During a recent podcast interview on the shape of the workplace, my host asked a telling question: “We’ve all heard about modernization and digital transformation, but what exactly is it anyway?”
Sometimes, being in the IT industry, we’re so close to our subject matter we forget that ubiquitous terms like “modernization” can mean a million things to a million businesses. If we want to truly explore what this concept means in enterprise IT environments, we have to get more specific with our terms and describe how exactly the digital modernization of systems in enterprise environments changes how people work, how business is conducted and the value it brings the organization. If we can communicate this more clearly to C-level executives, decision making will be easier even when pertaining to complex IT issues — and the adoption of solutions that can address modernization will happen that much more readily.
It’s time to get back to basics in defining what modernization can mean to CIOs looking to improve their businesses. As a developer of low-code solutions for enterprise ERP environments, I believe it means something specific. It’s taking legacy, on-premises software applications that address business processes, often written in antiquated and highly customized code, and converting them to cloud-based, mobile friendly applications that use modernized code and modern capabilities and devices. This applies to everything from mobile devices to location services, QR codes or IoT. For many enterprises, modernization translates to anything that brings their operations — or interaction with their employees, vendors and customers — to a more technologically advanced level and, in the process, potentially saves the organization money and increases productivity or efficiency.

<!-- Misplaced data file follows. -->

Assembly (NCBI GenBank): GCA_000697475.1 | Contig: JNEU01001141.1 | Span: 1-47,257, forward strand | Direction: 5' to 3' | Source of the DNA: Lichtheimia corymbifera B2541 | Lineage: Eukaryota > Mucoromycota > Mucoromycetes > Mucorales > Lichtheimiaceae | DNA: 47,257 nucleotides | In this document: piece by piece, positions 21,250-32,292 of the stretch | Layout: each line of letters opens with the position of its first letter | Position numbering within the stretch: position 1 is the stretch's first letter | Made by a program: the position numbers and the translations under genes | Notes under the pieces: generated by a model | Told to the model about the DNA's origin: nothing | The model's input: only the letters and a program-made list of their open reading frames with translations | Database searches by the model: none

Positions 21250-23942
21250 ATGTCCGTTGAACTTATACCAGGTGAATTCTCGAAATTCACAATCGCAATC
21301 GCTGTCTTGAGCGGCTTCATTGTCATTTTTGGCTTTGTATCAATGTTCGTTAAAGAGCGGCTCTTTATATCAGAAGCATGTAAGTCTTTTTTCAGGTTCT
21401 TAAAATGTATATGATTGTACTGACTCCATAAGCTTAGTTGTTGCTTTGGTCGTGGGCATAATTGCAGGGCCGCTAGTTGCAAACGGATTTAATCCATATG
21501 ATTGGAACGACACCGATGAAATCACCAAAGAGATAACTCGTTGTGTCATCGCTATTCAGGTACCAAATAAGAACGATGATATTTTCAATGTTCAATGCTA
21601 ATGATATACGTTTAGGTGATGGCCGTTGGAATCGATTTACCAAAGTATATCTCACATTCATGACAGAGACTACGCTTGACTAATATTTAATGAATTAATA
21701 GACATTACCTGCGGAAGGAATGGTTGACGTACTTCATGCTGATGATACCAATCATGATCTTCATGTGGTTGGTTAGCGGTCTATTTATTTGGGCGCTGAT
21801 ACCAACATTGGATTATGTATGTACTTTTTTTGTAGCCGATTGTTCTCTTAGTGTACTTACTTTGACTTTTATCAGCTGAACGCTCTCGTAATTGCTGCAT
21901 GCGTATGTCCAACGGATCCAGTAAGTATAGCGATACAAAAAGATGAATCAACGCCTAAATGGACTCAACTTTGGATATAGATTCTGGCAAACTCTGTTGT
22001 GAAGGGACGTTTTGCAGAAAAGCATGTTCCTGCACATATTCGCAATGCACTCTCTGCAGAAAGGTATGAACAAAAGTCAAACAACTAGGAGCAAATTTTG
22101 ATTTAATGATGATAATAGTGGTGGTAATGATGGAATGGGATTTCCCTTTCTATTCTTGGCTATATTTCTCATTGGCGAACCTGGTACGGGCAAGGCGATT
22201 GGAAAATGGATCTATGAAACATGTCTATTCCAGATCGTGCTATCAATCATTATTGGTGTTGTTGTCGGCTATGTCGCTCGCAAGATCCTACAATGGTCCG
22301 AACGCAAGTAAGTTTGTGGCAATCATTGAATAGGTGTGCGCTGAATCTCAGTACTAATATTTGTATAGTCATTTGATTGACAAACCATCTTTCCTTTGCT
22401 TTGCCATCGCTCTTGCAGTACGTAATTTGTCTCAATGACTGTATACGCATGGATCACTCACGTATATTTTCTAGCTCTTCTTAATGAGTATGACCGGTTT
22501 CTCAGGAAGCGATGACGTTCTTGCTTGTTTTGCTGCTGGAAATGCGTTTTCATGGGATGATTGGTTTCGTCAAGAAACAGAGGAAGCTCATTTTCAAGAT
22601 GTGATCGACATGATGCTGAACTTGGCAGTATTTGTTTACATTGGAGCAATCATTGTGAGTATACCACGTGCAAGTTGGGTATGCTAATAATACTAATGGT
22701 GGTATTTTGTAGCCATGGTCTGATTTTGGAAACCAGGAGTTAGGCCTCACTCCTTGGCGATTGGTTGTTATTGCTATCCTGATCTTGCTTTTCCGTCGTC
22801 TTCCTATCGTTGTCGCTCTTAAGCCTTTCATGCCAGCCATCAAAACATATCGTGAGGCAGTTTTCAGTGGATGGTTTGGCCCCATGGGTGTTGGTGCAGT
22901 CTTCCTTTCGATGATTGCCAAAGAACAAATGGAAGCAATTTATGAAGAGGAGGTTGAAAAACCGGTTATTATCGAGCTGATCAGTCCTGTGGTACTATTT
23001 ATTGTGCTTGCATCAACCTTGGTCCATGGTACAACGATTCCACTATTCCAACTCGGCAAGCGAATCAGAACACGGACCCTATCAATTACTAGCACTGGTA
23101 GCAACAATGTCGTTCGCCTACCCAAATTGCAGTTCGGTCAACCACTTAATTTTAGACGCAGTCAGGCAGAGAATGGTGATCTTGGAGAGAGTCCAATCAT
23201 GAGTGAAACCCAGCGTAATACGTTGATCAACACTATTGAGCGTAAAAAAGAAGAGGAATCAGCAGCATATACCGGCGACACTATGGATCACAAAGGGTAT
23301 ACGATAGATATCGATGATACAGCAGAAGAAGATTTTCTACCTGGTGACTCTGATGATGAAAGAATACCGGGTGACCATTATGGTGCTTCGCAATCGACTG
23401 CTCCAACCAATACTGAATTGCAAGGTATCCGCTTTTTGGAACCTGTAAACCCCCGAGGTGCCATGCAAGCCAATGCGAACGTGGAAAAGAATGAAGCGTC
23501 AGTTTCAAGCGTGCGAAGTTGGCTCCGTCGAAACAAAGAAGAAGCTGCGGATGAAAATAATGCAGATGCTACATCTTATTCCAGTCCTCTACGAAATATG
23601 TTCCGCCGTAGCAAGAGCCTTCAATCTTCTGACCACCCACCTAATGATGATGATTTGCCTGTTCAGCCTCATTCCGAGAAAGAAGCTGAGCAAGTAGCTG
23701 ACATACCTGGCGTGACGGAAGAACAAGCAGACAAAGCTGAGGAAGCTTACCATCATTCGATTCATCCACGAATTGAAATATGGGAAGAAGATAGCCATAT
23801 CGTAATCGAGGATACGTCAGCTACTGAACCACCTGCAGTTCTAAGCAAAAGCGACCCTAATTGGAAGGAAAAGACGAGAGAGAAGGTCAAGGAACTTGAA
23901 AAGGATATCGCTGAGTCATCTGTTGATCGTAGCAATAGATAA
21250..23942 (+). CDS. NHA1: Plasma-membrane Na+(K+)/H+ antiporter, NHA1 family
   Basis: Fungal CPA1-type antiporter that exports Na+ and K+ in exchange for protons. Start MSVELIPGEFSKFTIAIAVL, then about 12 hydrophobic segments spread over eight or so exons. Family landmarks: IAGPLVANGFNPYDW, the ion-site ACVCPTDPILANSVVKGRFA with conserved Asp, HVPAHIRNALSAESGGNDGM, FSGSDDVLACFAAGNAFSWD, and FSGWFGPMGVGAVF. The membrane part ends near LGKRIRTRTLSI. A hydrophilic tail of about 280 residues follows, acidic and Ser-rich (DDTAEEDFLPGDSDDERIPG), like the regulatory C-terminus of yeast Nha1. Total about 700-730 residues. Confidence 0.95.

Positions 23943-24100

These companies typically employ ERP, including software such as SAP, Oracle or Microsoft Dynamics to manage and automate these software systems. ERP technology is used to address departmental tasks that are mission critical to operations. What makes these enterprises unique is the customizations that have been done over the years to accommodate special processes and market or business needs that are specific to each organization. For example, a company may have a customized software platform for the accounting department and another to tackle customer records management. It might also have others for inventory management, ordering supplies, tracking the arrival of equipment, etc.
These applications often have been greatly customized, where the IT department has developed a proprietary application that’s specific to each department’s requirements. In fact, research we released from America’s SAP Users’ Group (ASUG) shows that 91% of SAP enterprise companies use customized code. These antiquated applications are often hard to maintain and update, yet they are critical to operations.